Mount Thorley Warkworth mine protesters have been arrested | videos

Determined: Bulga protesters on the side of Putty Road have been told they will be arrested if they don't move. "We are not moving," they responded. Picture: Louise Nichols.
Determined: Bulga protesters on the side of Putty Road have been told they will be arrested if they don't move. "We are not moving," they responded. Picture: Louise Nichols.

Bulga protest turns ugly: live blog

POLICE have arrested two Aboriginal elders at a protest to stop Rio Tinto blasting at Warkworth mine.

Wonnarua elders Kevin Taggart and his sister Pat Hansson were arrested after telling police they would not move from the side of Putty Road.

The arrests occurred after police warned they would take action, and about 10 other protesters indicated they would leave. This followed legal advice.

Bulga residents are protesting the expansion of Mount Thorley Warkworth coal mine, the closure of Wallaby Scrub Road and the destruction of Aboriginal and European cultural heritage.

Police moved on the protest after more than three hours of a stand-off, to allow Rio Tinto to carry out blasting operations at the mine.

Bulga resident Stewart Mitchell, 72, said he was shocked by police actions after Mr Taggart and Mrs Hansson indicated they would not be leaving.

“I am rattled. I’m shocked about the manner in which they carried it out,” Mr Mitchell said.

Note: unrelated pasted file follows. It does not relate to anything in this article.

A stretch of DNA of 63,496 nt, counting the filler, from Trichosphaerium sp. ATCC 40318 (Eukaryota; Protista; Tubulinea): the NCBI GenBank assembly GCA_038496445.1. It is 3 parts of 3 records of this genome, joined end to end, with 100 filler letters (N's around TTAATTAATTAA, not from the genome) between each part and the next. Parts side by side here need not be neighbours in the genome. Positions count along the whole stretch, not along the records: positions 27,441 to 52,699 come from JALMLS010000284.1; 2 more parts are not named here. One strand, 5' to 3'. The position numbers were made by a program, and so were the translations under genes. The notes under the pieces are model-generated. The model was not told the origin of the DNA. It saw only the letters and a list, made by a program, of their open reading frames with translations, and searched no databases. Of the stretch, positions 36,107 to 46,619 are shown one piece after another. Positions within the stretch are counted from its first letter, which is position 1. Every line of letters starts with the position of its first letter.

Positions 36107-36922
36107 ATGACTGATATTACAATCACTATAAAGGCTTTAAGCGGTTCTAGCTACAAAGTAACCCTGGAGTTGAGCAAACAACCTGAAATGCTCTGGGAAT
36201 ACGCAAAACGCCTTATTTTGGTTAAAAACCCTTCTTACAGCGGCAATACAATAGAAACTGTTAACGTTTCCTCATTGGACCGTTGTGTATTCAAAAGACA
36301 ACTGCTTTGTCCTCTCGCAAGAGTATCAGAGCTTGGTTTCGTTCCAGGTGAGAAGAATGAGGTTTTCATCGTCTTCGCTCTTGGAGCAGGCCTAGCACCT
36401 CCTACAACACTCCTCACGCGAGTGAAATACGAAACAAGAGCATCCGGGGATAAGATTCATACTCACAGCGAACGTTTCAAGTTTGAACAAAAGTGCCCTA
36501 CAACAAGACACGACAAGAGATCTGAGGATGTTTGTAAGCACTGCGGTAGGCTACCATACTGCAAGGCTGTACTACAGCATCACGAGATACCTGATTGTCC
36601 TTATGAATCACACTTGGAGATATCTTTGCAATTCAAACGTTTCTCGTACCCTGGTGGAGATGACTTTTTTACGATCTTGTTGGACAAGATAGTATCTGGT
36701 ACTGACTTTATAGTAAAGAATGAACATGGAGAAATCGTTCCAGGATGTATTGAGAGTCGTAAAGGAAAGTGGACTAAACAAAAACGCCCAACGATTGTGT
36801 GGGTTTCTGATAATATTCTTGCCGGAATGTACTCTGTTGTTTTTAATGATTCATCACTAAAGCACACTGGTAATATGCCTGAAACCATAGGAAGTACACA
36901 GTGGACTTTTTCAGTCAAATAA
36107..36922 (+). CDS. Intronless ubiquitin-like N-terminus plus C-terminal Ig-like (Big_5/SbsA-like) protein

“It’s the wrong way to go about things.”

Mr Mitchell said Bulga residents had fought for more than six years to stop the mine expansion.

“Justice was cruelly snatched away from us by the NSW Government, which re-approved the mine project, and stripped us of our right to challenge the new approval in court,” he said.

“The rules are rigged against us.

“We have been left with no option but to protest.

“We set up our peaceful vigil in frustration with a system that values coal above all us, and we are used to the state government siding with Rio Tinto against us. But even we are shocked that the government would send in the police to break up a peaceful vigil.”

Locals say they are undeterred, and will continue to hold protest vigils.

“We are taking a stand for justice,” said Mr Mitchell. “Community and culture is more important than coal. We know we have a lot of public support in NSW, and we expect that many people come to our vigil to support us.”

A Rio Tinto spokesman said the NSW Planning Assessment Commission found the benefits of the mine expansion outweighed the costs.